Trust and Trustworthiness in the Fourth and Fifth Estates

Richard Collins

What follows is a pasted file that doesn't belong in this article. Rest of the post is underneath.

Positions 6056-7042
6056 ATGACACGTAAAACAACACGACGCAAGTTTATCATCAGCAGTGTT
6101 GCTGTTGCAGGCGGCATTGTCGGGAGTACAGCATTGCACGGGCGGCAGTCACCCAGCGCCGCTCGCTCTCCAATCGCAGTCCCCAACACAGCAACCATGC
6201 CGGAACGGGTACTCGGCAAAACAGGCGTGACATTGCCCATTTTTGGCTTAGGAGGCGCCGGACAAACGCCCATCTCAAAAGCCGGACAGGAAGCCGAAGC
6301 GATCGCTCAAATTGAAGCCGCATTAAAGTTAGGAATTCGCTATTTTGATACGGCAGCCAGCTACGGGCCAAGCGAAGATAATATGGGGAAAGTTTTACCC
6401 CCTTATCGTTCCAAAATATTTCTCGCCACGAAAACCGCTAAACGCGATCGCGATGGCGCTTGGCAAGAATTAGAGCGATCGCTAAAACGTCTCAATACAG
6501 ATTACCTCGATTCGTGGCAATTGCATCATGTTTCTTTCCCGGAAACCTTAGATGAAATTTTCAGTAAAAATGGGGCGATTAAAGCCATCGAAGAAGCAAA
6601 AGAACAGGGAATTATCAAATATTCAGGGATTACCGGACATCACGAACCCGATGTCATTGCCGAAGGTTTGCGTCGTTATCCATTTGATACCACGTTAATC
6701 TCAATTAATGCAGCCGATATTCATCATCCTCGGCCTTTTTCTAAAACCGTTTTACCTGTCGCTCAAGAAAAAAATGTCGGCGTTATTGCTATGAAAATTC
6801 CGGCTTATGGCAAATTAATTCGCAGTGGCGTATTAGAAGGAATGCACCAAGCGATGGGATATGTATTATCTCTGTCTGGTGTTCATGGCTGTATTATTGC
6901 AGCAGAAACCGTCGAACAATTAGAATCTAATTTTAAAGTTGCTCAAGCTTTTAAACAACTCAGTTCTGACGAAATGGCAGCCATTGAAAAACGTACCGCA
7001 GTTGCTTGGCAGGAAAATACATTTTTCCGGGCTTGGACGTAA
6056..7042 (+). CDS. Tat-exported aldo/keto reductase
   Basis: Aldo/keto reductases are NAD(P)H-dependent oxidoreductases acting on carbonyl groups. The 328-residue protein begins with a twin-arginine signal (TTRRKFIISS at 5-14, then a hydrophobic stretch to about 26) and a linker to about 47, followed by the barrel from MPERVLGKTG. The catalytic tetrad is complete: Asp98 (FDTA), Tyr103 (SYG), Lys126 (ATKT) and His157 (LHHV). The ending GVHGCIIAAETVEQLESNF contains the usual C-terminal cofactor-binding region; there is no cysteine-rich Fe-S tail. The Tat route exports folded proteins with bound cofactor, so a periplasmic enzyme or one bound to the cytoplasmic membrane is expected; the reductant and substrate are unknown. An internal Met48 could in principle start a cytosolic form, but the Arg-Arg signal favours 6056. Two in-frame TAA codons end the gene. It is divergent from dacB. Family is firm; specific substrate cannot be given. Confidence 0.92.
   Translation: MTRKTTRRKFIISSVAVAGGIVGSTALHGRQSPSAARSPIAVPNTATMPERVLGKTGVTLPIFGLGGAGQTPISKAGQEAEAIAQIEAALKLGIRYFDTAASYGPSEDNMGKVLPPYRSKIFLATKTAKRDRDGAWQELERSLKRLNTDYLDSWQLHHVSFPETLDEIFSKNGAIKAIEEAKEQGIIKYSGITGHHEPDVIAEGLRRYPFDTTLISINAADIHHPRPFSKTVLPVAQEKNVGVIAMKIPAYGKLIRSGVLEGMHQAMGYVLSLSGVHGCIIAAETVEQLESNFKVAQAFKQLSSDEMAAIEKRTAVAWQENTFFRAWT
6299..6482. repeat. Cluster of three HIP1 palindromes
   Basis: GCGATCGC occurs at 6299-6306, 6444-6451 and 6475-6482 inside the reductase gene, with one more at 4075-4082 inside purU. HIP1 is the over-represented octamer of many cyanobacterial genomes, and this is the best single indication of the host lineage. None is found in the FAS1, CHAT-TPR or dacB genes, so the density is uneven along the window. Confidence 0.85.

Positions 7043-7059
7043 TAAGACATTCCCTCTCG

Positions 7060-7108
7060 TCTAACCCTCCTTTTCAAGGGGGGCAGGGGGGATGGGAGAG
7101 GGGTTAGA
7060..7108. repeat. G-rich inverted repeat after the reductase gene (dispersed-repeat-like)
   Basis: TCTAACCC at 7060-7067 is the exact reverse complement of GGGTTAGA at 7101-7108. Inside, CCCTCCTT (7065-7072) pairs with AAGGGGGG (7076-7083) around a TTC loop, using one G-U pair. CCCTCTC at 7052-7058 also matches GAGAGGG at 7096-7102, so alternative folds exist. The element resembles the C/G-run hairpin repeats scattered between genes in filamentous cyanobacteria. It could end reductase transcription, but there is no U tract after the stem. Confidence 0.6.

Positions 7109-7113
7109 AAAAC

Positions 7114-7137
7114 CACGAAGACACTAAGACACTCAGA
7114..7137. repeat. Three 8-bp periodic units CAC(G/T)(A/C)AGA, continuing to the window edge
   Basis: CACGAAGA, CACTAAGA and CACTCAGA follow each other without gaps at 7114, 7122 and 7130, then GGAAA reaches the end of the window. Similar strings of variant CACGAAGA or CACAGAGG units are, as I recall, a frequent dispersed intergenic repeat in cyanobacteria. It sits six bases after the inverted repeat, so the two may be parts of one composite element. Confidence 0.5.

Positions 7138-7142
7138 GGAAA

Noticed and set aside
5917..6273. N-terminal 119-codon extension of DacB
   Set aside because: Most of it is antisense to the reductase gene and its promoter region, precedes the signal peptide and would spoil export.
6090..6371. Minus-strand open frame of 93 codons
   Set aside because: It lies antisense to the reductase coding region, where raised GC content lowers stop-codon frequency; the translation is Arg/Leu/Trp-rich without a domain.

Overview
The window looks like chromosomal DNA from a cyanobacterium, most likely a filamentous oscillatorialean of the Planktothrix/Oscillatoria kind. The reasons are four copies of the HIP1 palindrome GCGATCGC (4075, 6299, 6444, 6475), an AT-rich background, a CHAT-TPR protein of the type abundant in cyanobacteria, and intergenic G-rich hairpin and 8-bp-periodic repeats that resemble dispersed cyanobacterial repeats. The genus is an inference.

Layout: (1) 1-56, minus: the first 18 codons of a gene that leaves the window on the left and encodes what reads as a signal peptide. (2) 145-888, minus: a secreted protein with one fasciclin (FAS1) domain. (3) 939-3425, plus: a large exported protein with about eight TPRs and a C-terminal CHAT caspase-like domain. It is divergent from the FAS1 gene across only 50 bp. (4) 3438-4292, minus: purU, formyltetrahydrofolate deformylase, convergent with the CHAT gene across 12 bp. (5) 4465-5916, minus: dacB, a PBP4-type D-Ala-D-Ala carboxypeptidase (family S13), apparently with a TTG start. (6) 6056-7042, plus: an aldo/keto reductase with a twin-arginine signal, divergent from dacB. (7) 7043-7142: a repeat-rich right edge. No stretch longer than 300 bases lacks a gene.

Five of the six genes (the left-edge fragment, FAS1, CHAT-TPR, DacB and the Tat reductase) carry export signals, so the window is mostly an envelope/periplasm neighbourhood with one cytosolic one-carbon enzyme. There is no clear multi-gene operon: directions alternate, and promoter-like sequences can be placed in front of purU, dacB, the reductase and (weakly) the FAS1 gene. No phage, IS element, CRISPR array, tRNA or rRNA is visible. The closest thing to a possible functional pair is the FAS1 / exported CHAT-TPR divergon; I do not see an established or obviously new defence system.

The high contemporary salience in the social sciences of the topics of "trust" and "trustworthiness" has focused attention on the mass media’s putative role in eroding trust. Intrinsically, the absence in the mass media of the dialogic and interactive element to trust building identified by O’ Neill (2002) may suggest that the lack of trust and trustworthiness in the mass media is structural and recent penalties imposed by the UK communication regulator, Ofcom, on UK public service broadcasters including the BBC seem to support such a view. However, drawing on and adapting O’Neill, the author identifies two distinct potential media trust building strategies: one procedural (based in professional norms) and the second dialogic and interactive (nascent in “Web 2.0” applications). Focusing on UK Web 2.0 media sites the author identifies instances where the "dialogic" character of "Web 2.0" has established and enhanced trustworthiness. He argues normatively for a combination of "Web 2.0" interactivity and the adoption and implementation of self-regulatory codes in order to enhance the trustworthiness of the media.

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